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High Reflectivity Mirrors

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Pulse Compression and Dispersion Compensation for Ultrafast Lasers

 

Ultrafast lasers emit extremely short pulses, resulting in a wider wavelength spectrum compared to that of most lasers

 

Dispersion in optical components, such as microscope objectives, increases the pulse duration, which is detrimental for ultrafast applications

 

Dielectric ultrafast highly-dispersive mirrors are an ideal solution for compact, alignment-insensitive, and broadband dispersion compensation

 

These high dispersion and low loss mirrors are used for pulse compression applications, such as chirped pulse amplification

Ultrafast highly-dispersive mirrors are critical for pulse compression and dispersion compensation in ultrafast laser applications. Ultrafast lasers emit extremely short pulses with durations of picoseconds, femtoseconds, or attoseconds, and, due to the Heisenberg uncertainty principle, transform-limited pulses reaching their lower limit for pulse duration have a wide bandwidth covering a considerable wavelength spread (Figure 1). Dispersion of this wide bandwidth as it transmits through optical media, such as objectives, windows, or lenses, stretches out the pulse duration of ultrafast pulses, making dispersion compensation an important part of ultrafast laser applications.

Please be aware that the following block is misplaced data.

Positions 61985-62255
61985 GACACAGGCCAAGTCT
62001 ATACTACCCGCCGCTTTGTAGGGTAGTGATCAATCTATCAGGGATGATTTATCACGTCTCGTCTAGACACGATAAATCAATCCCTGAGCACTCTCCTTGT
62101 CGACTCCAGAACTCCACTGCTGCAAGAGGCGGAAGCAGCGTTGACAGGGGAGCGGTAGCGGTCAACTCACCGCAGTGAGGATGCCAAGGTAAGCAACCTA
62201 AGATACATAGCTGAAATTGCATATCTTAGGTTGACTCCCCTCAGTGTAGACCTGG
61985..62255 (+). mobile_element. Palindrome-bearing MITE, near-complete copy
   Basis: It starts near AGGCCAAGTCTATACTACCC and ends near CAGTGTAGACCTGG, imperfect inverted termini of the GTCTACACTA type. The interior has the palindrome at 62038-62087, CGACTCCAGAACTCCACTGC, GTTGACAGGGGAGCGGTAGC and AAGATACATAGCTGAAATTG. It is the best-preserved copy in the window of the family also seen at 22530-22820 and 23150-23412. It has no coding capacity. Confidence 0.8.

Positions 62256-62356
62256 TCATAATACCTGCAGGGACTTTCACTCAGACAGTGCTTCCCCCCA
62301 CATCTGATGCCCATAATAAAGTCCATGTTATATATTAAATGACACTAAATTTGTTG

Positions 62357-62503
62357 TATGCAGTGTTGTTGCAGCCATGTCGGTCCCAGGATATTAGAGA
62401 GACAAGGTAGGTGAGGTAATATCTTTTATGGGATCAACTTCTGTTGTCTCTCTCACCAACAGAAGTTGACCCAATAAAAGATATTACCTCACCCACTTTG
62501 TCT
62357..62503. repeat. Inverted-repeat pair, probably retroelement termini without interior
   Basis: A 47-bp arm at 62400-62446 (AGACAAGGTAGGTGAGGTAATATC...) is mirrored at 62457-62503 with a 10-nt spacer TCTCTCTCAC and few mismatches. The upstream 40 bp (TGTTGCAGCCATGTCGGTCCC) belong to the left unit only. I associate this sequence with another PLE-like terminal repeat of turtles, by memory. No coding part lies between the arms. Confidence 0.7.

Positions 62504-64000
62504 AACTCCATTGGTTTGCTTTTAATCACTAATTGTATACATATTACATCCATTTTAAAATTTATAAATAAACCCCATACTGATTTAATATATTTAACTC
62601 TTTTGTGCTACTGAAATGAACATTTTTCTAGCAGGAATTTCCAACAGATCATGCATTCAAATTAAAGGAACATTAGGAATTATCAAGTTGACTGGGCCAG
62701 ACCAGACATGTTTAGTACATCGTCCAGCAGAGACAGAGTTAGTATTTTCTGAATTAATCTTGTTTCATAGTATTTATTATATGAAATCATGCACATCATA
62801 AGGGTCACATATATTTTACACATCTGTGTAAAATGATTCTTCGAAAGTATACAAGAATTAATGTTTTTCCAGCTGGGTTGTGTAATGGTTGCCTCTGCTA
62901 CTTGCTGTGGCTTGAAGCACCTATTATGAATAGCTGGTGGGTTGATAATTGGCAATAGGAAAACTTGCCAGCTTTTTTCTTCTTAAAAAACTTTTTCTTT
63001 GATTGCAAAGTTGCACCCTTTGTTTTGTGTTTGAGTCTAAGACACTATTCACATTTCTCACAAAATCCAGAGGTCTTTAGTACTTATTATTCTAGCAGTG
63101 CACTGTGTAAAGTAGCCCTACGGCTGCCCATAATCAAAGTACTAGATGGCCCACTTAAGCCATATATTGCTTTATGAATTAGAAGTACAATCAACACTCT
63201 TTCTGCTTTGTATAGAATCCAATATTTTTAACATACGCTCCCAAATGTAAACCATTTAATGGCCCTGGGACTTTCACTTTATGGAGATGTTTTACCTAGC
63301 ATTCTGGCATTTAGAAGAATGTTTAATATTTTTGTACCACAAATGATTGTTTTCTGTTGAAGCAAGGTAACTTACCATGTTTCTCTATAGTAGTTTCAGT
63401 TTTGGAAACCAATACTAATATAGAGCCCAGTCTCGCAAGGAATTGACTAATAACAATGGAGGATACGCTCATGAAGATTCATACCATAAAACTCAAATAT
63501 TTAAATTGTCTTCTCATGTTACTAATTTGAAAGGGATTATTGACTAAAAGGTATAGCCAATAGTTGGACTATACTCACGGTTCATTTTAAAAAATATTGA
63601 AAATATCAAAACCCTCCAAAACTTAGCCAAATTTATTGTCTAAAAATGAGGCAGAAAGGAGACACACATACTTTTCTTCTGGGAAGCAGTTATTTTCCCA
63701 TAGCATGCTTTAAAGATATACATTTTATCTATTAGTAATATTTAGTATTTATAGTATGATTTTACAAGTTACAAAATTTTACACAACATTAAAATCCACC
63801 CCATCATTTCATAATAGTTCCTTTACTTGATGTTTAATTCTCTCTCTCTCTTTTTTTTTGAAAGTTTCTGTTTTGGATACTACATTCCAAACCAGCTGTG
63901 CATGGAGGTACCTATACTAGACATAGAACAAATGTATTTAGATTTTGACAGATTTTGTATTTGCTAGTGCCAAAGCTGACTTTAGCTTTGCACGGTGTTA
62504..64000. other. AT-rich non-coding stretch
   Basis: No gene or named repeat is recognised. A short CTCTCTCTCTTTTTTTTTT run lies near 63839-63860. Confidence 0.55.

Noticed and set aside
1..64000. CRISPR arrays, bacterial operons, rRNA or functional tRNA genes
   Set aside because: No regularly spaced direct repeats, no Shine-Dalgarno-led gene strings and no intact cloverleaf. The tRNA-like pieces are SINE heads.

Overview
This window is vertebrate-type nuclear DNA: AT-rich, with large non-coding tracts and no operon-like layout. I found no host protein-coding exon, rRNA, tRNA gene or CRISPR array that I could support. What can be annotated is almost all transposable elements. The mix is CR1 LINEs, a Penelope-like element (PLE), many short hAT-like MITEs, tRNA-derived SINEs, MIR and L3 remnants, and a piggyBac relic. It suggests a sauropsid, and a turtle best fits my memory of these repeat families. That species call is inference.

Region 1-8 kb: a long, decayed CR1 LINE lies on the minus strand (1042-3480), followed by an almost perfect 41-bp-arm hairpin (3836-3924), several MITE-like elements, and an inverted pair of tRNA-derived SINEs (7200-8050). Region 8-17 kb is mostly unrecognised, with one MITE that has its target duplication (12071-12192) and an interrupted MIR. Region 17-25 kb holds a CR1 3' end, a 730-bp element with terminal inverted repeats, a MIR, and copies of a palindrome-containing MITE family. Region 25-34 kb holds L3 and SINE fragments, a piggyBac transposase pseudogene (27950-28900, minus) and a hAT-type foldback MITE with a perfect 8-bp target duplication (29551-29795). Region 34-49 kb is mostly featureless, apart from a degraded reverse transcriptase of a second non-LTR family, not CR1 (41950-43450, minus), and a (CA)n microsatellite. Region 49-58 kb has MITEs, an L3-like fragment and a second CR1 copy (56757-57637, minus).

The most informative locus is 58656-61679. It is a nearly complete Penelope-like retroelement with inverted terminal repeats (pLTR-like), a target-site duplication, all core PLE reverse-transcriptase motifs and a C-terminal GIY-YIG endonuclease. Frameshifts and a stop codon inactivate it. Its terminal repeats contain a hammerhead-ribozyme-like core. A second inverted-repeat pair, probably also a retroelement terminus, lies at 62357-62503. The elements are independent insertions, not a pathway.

3D printed mechanics used for prototyping
Figure 1: The shorter the pulse of an ultrafast laser, the wider its wavelength bandwidth

Ultrafast Lasers: Speed Matters

The short pulse durations and high peak powers of ultrafast lasers are highly advantageous for a number of applications including materials processing, micromachining, biomedical applications, nonlinear imaging and microscopy, defense, and communications. In materials processing and micromachining, ultrafast lasers allow for better dimensional tolerances, reduce damage to surrounding areas, and eliminate post-processing steps.1 The short pulse durations of ultrafast lasers also lead to less trauma in medical laser applications, such as LASIK eye surgery, while reducing the need for sterilization and anesthetics (Figure 2).2

3D printed mechanics used for prototyping
Figure 2: Ultrafast lasers are used for bladeless LASIK eye surgery to increase patient safety, decrease the risk of infection, and improve precision

Dispersion: What is it and Why Does it Matter?

Chromatic dispersion describes the dependence of the phase velocity (or speed) of light in an optical medium on its optical frequency or wavelength. Most materials used for optical components exhibit positive dispersion, meaning that longer wavelengths will have a higher phase velocity than short wavelengths (Figure 3). This elongates the pulse duration of ultrafast pulses in a process known as positive chirp, which is detrimental in ultrafast applications.

Dispersion leads to the broadening of ultrafast laser pulses. AOM stands for acousto-optic modulator, which is a component that allows lasers to emit a pulsed output
Figure 3: Dispersion leads to the broadening of ultrafast laser pulses. AOM stands for acousto-optic modulator, which is a component that allows lasers to emit a pulsed output

However, this can be compensated by optical components, such as multilayer dielectric mirrors, that feature negative dispersion, in which shorter wavelengths have a higher phase velocity than long wavelengths. This balances out the positive dispersion that occurred earlier in the system, resulting in pulse compression for optimal performance (Figure 4).